Recently, SDS is often used as an independent part of the HPC architecture planning. Thus, the point where the storage transmission and capacity requirements of supercomputer systems are met can be foreseen.
GIGABYTE'S Series Server Storage Solutions
SDS is far superior to traditional storage technology, though it faces many challenges in the corporate IT environment or private cloud architecture. While the SDS architecture is utilized for the data pool configuration of supercomputer centers to meet their high capacity and high-speed transmission requirements, it must be customized based on the requirements, making it difficult to scale-down for small-scale projects.

As SDS architected products developed based on open-source software, product advantages are unique to system providers and ISVs. SDS’s optimized hardware products and ongoing update and maintenance for software iterations are what makes SDS stand out from the competition in the market.

Gigabyte has been engaging in the development and sales of server products for more than two decades. From our hardware product development efforts in the long run and our observation of market interactions, we have learned the market trends. That is why we have established the R (Rack), H (High Density), G (GPU) and S (Storage) categories for different product applications and designed servers to meet their requirements in an effort to provide products with the optimal price/performance ratio for different applications. We also take the initiative to work with software storage vendors from the design phase to offer customers one-stop hardware solutions so that customers can acquire enterprise-level, commercial storage system products.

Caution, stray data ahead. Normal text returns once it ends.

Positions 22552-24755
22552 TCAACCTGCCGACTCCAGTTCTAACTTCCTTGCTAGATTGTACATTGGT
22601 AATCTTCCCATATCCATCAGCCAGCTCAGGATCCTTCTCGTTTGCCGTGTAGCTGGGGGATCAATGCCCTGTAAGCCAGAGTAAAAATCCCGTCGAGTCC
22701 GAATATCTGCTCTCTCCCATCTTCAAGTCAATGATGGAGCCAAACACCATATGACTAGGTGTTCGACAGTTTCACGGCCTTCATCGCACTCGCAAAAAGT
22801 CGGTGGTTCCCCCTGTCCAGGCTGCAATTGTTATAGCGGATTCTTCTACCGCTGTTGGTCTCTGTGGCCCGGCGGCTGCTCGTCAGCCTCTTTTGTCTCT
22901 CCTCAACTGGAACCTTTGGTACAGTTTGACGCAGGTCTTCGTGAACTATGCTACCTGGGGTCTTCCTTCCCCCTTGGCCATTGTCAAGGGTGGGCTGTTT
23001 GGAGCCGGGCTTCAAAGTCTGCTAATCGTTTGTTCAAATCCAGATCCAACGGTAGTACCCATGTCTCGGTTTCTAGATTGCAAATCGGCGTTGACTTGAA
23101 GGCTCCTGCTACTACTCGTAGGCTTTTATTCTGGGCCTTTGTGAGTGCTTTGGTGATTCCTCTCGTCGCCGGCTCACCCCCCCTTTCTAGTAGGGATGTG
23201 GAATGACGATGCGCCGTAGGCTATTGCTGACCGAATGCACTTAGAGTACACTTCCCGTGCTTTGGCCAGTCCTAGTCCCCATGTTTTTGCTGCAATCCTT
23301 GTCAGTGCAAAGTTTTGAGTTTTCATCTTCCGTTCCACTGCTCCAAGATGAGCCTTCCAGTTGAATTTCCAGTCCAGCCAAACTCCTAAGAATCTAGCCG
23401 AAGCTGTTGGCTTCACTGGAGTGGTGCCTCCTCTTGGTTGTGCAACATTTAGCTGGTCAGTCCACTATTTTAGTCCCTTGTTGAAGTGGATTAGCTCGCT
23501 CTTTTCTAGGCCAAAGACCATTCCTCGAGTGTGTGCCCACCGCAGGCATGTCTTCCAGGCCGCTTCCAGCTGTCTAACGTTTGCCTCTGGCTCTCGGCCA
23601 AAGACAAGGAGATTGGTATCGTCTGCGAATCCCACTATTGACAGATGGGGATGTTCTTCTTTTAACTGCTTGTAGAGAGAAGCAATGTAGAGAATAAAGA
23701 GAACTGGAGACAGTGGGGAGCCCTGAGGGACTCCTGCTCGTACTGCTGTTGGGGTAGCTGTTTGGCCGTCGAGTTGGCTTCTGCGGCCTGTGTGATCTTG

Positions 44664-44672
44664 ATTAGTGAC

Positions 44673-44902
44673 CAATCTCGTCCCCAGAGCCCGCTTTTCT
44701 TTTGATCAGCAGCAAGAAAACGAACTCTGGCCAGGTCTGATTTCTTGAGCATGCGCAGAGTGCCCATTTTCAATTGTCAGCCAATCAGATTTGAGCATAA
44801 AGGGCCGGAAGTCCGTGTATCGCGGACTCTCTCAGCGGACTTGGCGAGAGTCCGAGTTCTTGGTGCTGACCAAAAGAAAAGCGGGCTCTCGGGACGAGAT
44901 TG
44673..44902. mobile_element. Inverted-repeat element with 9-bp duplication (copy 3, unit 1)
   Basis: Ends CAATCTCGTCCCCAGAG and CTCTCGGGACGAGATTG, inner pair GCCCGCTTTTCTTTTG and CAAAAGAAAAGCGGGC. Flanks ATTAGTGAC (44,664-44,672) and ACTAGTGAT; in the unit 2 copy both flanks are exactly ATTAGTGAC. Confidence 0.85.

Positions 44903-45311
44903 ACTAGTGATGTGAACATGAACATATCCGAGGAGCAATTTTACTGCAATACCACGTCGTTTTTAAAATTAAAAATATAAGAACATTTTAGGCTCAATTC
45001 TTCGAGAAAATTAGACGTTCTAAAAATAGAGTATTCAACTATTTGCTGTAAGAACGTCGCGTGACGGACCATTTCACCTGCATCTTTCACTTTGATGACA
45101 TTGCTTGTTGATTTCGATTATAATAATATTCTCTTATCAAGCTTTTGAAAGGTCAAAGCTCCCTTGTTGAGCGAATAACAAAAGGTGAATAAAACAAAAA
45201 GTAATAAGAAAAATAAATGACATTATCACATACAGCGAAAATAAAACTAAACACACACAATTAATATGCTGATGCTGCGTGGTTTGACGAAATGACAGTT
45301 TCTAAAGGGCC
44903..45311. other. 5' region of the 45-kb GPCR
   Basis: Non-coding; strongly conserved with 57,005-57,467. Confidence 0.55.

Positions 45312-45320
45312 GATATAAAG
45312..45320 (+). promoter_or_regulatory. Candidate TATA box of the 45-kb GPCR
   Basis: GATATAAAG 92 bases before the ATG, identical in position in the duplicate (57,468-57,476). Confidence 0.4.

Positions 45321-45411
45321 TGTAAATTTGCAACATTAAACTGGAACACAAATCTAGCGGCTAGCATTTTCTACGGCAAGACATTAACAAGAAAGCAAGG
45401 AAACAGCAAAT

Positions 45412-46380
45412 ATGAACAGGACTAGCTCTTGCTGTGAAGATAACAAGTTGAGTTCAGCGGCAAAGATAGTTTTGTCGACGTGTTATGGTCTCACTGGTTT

Bigtera VirtualStor Scaler
Bigtera is a brand owned by Silicon Motion Technology. The Bigtera VirtualStor Scaler product line focuses on offering highly cost-effective storage products with scale-out capabilities so that users can adjust and expand flexibly based on their business needs. The scale-out architecture of the VirtualStor Scaler boasts the advantages of flexibility, data protection, etc., inherent to the SDS architecture.

With Gigabyte’s assistance, three standardized servers with different capacities are designed for the VirtualStor Scaler to provide storage solutions with low initial configuration cost, flexible capacity expansion and performance optimization.
VMware vSAN
VMware’s vSAN is the SDS product for vSphere virtual architecture that users can simultaneously compute and store on the VMware platform. VMware vSAN is available for standard x86 servers. According to the vSAN deployment guide, the x86 servers designed and produced by Gigabyte can be configured accordingly. Gigabyte servers with vSAN’s hyper-converged infrastructure products are easy to plan and deploy as long as specific configurations are used, as seen in the below server tables.

vSAN configured servers are standardized hardware configurations with their vSan ReadyNode product descriptions listed in the vSAN VCG (VMware Configurator Guide) for narrowing down part selection. VMware has clearly described the options available for the vSAN ReadyNode. (For details, log into the MY VMware site and refer to the documentation at

Gigabyte offers solutions with the same configuration as is listed by vSAN ReadyNode so that customers can select the right products. This enables customers to select the products with the optimal price/performance ratio and the highest ROI.

Gigabyte configuration example: AMD & Intel; VMware vSan HY-6 & AF-8
With the launch of the next-generation processors, Gigabyte will continue its efforts to optimize its server hardware product design and work with SDS partners to develop SDS architected products with on-demand capacity expansion capabilities to offer one-stop procurement and integrated storage resources to effectively eliminate storage islands.

As our customer base includes those in the television broadcasting, education, national lab, semi-conductor and other industries, we shall continue to develop partners from different industries in the future. We want to build a more comprehensive industry ecosystem and solve the storage, data security, and computing performance issues faced by IT teams.